Trains collide explosively in a tunnel. Tanker cars full of flammable material fly off the tracks into tunnel walls, sparking a conflagration that collapses the structure (we see) and kills (we hear later) all of the estimated 400 people aboard the two trains. An airplane crashes, breaking into pieces, some of which explode and burn.
Two other incidents also involve fire. An accident at Rearden's steel mill results in molten metal spilling onto the floor, triggering a blaze that shuts down the factory. (We see one man's arms on fire, and Rearden jumps to save another man from a falling beam.) A copper mine is destroyed by explosions, and we see fire shooting out of holes in the ground.
James is jostled roughly by protestors as he gets out of his limo and tries to walk into his New York City office. Someone observes that humans will always subjugate their fellows, and if not by way of money, then it will be with blood, whips and chains.
Crude or Profane Language
God's named is abused four or five times; three times it's paired with "d‑‑n." "H‑‑‑" is said four times, "d‑‑n" five times and "a‑‑" three times, while "b‑‑ch" and "b‑‑tard" are spoken once each.
Drug and Alcohol Content
People drink wine and champagne in several scenes. The camera zooms in on two still-smoldering cigarettes in an ashtray.
Other Negative Elements
An official blackmails Rearden into signing over his company to the government by confronting him with compromising pictures of Rearden and Dagny kissing. Rather than submit to government regulations and ownership of his company, d'Anconia masterminds the destruction of his copper mines, a ploy that not only destroys his company but further hobbles the already ailing world economy as well.
Rearden is proud of his completely self-interested motivations, bragging, "I do not recognize the good of others as justification for my existence."
In Ayn Rand's vision of the world, there are two kinds of people: There are those who create, who produce, who imagine a better future and who work hard to make that future happen; and there are the parasites who live off the wealth and value those entrepreneurs create. Throughout this story, industrialist Henry Rearden minces no words in describing people in the second category: "Thieves," "burglars" and "looters," he calls them, spitting the words from his mouth in contempt.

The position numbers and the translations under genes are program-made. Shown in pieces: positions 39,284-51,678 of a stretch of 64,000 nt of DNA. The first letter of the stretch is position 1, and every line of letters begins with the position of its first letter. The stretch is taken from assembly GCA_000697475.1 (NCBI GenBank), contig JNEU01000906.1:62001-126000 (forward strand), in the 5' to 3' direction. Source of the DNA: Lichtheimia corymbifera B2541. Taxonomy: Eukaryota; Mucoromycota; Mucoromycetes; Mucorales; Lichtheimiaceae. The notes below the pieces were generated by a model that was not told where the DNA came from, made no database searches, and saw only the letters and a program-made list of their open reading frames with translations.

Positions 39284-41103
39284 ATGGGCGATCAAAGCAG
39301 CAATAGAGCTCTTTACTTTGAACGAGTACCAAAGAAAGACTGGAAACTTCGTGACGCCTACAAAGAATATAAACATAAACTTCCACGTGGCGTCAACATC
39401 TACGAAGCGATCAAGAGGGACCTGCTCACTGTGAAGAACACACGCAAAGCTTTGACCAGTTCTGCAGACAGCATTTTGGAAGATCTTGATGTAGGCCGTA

Unfettered capitalism can, as the film claims, free and motivate individuals to give their best efforts. And productive labor certainly benefits society as a whole as people pursue their own individual interests. In contrast, a government that grows too heavy-handed (illustrated by excessive taxes, burdensome business regulations, forced income redistribution and control of the markets) saps individuals and corporations of their motivation, contributes to cultural malaise and ultimately blunts the pursuit of excellence—even as the very imbalances and inequities that are supposed to be vanquished grow ever more obvious.
But the world Rand has imagined in Atlas Shrugged could hardly be more starkly defined and divided. There's no nuance here; no three-dimensional characters. It's an approach that lends itself to the film's increasingly melodramatic—and occasionally profane and sensual—take on the schism between heroic, die-hard capitalists and a nefarious government bent on assimilating everything in its misguided slouch toward full-on communism.
Lest anyone somehow miss the impossible-to-miss pro-capitalism theme woven throughout Atlas Shrugged II, its credits close with this quote from Rand: "Money is the barometer of society's virtue." For Rand, a noted atheist, a culture's accumulated wealth (and the power, influence and possessions that inevitably go with it) was the only thing that mattered. Anything that hindered such acquisition—the public good included—deserved stern scrutiny and sharp censure. Given that, the story continues to argue, the only proper stance is to fight for more and to fight to the death against anyone who might try to take it from you.
Rand's is certainly a conversation-provoking perspective … as well as a doggedly materialistic one that leaves little room for spiritual considerations in an utterly political landscape.